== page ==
Your businesses’ intellectual property (“IP”) is a valuable asset. Similar to real property, IP is valuable. However, unlike real property, IP is intangible. After spending money in developing and securing the intellectual property, including design patents, utility patents, trademarks, and copyrights, how should your business monetize the value in its IP? In general, there are 5 ways to realize the value of IP:
- sell products or offer services using the IP;
- license the IP to others;
- sell the IP;
- enforce the IP against infringers; and
- use the IP as collateral.
Each has different issues and considerations that are briefly discussed below:
- Sell a Product or Offer a Service
The most obvious way to monetize an IP right is to make a product or offer a service utilizing the IP. A design patent or a utility patent requires making a product that embodies the claim of the invention or utilizes a method or process of manufacture that follows the claim of the invention or offers a service that follows the method claim of the invention. Apply a trademark to a product or offer services under a service mark. Distribute copies of the copyrighted work or perform the copyrighted work and charge a fee.
One of the challenges in bringing to market a product or offering a service utilizing the IP is the need for additional resources to turn the concept of intangible IP into reality. Additional research and development may be required. It may be necessary to create a production line or locate a trusted vendor or supplier. Once the product or service is ready to be launched, there is the need to advertise, market, promote and distribute.
- License to Others
With limited resources, making and selling a product or offering a service can be challenging. It would be better to sit back and let someone else do the work. License the IP to others who may have the resources or capability to efficiently and effectively bring a product or offer a service utilizing the IP to the marketplace. A licensee may be interested in further developing the IP or using the IP to further develop something else in a different industry or for a different technology.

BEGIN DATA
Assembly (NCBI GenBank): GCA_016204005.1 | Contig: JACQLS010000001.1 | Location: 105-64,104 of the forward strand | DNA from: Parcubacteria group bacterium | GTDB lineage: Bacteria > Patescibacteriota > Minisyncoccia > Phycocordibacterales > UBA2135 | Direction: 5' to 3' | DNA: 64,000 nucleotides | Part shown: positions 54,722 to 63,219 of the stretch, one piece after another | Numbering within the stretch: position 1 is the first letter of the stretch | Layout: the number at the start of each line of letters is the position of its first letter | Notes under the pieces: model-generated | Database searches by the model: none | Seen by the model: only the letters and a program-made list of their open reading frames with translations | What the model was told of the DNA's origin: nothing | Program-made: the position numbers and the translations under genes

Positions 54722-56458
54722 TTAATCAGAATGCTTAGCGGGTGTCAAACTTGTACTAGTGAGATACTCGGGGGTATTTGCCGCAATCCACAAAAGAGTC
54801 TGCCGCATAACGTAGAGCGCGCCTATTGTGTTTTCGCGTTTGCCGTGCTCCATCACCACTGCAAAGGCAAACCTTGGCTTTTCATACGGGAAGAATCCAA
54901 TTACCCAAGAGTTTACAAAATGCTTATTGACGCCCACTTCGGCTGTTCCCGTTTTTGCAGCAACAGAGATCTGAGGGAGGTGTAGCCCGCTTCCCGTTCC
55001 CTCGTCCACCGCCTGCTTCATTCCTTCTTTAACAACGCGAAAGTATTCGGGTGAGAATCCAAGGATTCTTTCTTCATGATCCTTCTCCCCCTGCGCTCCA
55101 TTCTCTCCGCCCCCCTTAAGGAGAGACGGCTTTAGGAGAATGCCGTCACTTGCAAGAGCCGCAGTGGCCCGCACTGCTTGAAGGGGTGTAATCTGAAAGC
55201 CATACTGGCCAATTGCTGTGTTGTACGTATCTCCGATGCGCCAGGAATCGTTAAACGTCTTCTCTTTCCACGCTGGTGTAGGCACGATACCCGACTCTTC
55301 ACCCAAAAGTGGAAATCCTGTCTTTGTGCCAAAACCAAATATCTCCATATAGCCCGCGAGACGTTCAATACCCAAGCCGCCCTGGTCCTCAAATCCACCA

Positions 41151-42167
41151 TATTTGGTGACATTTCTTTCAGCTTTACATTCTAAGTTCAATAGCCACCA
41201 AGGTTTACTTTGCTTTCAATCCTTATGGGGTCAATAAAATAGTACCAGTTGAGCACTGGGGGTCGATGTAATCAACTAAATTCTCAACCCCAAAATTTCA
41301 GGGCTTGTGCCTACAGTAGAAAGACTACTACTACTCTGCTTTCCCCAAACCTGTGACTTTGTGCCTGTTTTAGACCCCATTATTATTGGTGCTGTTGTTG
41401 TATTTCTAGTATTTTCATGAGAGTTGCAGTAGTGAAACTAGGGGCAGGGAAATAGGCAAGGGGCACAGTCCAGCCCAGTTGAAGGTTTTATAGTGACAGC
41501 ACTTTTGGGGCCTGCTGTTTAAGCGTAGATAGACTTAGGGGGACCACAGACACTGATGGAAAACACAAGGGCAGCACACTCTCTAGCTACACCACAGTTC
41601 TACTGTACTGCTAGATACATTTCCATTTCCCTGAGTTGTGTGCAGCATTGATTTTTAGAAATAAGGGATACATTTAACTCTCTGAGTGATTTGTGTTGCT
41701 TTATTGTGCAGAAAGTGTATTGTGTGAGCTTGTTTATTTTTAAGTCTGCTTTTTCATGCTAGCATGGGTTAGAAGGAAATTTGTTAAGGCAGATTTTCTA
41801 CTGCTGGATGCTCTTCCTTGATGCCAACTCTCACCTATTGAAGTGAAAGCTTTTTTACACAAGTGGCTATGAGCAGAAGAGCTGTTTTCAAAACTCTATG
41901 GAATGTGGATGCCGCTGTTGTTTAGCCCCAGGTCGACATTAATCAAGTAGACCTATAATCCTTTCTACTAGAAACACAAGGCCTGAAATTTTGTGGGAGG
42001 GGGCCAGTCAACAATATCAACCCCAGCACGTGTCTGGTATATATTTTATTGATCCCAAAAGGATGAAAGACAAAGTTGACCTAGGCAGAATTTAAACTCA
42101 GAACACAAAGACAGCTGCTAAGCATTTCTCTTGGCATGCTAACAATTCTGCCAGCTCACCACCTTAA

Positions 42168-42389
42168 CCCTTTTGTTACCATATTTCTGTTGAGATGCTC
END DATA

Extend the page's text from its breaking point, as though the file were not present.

A license allows a third party to utilize the IP in exchange for a royalty payment. A license can have different terms – exclusive or non-exclusive; territorially limited; royalty based on a percentage of sales or per unit; minimum guarantee royalty; sliding scale royalty; royalty due upon payment or invoicing; monthly or quarterly or yearly payment; etc. Some of these terms will vary according to industry or industry standards.
- Sell the Intellectual Property
Instead of licensing the IP to others, the IP can be sold outright. A seller and a buyer can come to an agreement on a price. A buyer may be looking to utilize the IP to offer a product or a service. Or a buyer may be buying up different IP to build a portfolio around its business as a defensive or an offensive strategy.
- Enforcing the Intellectual Property
The monopoly granted to an IP owner allows the owner to pursue infringers. Depending on the IP rights, different types of damages may be awarded1. Design and utility patents are eligible for lost profits or reasonable royalty. In addition, design patent damages include the infringer’s profits. Trademark and copyright owners can collect its lost profits (actual damages) and the infringer’s profit. If a copyright is timely registered, a copyright owner may alternatively seek statutory damages ($750-$30,000) and be entitled to attorney’s fees as the prevailing party. In exceptional cases, a patent, trademark or copyright owner is entitled to increased damages (up to three times).
IP is considered “general intangible” personal properties under U.C.C. Article 9. An IP owner can use the IP as collateral and give a security interest to a creditor in exchange for a loan. The most valuable asset of a business may be its IP, especially for a start-up. Apple, one of the world’s most valuable brands, is valued at over 250 billion dollars (just for the brand, not the entire business).
While there are different ways to monetize IP, the value of the IP is only as high as the strength of the monopoly provides. A narrow patent or weak trademark may be less valuable than a broader or stronger one. When securing any IP rights, it is important to use available resources to secure the applicable and broadest protection available to maximize its value. Businesses should routinely audit for any protectable IP to ensure all available IP protection is timely secured. This is especially applicable to patents that may be timed barred. In the case of trademarks, waiting may result in a crowded field or weaker protection than originally desired due to non-action in registration. Utilizing these minimum steps can aid in effectively leveraging the value of the intellectual property.
1 See, 35 U.S.C. §§284 & 289, 15 U.S.C. §1117, 17 U.S.C. §504.